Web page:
St Bride's - through the secret door
If anyone reading this has been on one of my walks, you'll know I'm a fan of exploring places and uncovering things, going inside buildings and the like. The day I walked into St Bride's just off Fleet Street was a good day. It's famous for its spire, and often people just gawp up at it from outside, then move on. The church, although massively re-built after a couple of German incendiary bombs plunged through the roof during the blitz is a treasure trove of history; a Roman pavement (discovered thanks to the bombs), a mini museum in the crypt, associations with the printing industry, Samuel Pepys was born next door and lots of other fascinating bits and pieces.
However, I've spotted on a couple of occasions, people coming in and out of a locked door in the crypt, not open to the public. The other afternoon, I went along to one of the guided tours the church does on select Tuesdays in the hope that aside from learning some more stuff about the church, we might be taken through the secret door.
We were. Basically, after walking through a kitchenette, boxes and general paraphernalia accumulated over the last few hundred years, a door opens into a room, which is laden with skulls and assorted bones, some half buried in the earth. Apparently estimated at nearly 7000 human remains.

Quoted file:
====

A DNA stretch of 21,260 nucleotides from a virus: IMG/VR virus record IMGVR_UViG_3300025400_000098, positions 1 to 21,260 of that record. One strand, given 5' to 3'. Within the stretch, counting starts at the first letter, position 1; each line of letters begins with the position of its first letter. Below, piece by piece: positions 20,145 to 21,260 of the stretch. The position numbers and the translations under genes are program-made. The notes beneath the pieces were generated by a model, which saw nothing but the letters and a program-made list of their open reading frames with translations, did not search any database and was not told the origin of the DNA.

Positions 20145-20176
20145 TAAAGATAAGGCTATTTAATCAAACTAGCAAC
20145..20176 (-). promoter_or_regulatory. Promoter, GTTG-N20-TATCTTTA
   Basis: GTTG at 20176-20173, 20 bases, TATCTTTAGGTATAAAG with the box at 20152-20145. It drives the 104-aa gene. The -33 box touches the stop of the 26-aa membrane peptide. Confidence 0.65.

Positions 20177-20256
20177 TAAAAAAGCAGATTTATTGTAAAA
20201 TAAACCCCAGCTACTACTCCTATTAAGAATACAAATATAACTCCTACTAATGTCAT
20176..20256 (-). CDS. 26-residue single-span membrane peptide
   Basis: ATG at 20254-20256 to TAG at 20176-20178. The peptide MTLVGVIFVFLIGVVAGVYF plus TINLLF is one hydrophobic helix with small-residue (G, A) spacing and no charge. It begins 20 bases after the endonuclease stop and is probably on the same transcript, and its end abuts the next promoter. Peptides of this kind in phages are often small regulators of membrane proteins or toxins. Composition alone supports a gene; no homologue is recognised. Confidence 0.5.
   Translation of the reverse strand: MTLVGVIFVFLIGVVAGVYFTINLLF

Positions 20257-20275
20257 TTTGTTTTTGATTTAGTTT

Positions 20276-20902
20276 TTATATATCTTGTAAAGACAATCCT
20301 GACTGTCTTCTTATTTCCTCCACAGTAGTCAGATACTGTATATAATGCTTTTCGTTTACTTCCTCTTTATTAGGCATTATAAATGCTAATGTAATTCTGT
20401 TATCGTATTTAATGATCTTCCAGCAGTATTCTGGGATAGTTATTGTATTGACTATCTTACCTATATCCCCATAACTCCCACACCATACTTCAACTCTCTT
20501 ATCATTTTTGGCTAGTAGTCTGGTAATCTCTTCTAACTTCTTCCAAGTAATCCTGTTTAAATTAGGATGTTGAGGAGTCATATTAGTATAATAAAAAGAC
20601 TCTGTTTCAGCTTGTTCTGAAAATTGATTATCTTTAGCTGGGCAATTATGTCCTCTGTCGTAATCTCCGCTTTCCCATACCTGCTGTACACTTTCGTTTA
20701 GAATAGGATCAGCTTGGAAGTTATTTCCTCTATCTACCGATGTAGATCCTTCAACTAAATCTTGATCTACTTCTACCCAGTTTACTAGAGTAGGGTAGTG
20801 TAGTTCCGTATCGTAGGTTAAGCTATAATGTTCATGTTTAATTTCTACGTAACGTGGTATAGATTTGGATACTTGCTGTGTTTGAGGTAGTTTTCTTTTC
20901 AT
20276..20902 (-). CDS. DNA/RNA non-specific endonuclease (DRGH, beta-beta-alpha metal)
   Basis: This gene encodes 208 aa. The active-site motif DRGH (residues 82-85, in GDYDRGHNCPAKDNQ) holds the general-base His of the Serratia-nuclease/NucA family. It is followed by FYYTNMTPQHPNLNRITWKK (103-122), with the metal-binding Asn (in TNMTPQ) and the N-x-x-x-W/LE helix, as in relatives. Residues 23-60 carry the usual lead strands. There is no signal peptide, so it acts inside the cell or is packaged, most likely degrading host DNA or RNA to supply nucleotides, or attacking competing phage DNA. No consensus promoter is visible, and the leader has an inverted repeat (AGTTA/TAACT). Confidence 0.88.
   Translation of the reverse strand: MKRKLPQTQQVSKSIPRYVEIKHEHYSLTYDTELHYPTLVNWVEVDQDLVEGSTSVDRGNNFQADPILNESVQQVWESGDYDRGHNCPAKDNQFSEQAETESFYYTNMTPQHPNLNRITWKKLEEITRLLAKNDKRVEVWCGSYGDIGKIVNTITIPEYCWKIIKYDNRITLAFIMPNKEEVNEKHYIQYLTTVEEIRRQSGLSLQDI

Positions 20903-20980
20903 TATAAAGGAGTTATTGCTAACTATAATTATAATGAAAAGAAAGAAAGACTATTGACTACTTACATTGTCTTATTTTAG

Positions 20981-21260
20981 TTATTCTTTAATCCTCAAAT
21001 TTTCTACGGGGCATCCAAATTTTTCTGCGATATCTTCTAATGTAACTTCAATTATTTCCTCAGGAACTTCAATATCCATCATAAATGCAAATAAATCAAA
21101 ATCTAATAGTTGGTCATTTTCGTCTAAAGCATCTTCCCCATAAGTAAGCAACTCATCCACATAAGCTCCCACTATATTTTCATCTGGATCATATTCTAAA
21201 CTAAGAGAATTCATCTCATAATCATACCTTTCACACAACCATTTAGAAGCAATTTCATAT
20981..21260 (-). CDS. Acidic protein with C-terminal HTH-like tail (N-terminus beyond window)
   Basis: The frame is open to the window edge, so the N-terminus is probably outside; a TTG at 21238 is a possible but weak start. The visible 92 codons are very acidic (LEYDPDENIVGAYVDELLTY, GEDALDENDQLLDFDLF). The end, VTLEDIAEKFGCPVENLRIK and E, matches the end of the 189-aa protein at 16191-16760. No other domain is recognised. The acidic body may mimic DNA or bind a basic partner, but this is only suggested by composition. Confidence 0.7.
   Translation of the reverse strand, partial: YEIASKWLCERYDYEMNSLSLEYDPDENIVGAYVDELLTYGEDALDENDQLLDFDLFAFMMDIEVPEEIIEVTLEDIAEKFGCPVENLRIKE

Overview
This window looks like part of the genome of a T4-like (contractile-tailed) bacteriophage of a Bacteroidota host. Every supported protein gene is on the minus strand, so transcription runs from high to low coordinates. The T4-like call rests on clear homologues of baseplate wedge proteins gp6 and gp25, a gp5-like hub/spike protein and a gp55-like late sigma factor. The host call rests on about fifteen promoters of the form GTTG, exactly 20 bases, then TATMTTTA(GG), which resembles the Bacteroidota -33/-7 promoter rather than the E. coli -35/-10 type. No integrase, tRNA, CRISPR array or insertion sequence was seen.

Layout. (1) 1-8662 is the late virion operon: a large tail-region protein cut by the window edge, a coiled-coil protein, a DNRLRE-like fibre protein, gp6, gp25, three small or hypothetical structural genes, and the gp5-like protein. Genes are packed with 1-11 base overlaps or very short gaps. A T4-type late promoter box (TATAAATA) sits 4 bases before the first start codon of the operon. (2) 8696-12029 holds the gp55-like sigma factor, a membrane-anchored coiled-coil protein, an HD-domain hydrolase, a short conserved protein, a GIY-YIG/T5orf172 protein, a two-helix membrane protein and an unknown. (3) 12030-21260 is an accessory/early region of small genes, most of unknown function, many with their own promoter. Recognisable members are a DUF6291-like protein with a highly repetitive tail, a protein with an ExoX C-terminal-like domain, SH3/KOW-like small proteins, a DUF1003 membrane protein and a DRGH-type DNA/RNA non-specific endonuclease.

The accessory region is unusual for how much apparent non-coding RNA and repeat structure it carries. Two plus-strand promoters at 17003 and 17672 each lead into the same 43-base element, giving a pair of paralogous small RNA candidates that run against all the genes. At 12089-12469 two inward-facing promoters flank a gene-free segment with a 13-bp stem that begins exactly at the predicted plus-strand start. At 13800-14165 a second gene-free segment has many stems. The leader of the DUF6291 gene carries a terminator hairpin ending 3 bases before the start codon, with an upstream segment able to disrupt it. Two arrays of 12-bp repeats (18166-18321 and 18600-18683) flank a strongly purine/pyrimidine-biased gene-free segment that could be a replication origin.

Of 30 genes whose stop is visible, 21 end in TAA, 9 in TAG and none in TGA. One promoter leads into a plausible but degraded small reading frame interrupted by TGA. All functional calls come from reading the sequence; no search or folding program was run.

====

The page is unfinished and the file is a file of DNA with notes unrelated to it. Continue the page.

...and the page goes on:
Then, the next room is much more ordered. Some 200 remains have been collected, identified, boxed, labelled and stored in cardboard boxes and stacked from floor to ceiling.
A detailed register is also on hand which gives names, dates, occupation, abode and cause of death for those now residing in the cardboard boxes. It's a fascinating, if not slightly morbid glimpse of London's past and one which has been important for research; forensically, medically and historically.
After only a cursory glance at the register, I noticed one unfortunate gentleman named John Lucas, a coal merchant who died in 1790. According to the cause of death, his demise was ... 'suddenly, by getting up in a hot night and refreshing himself at his chamber window.'
Bowl Of Chalk
Bowl Of Chalk based shenanigans.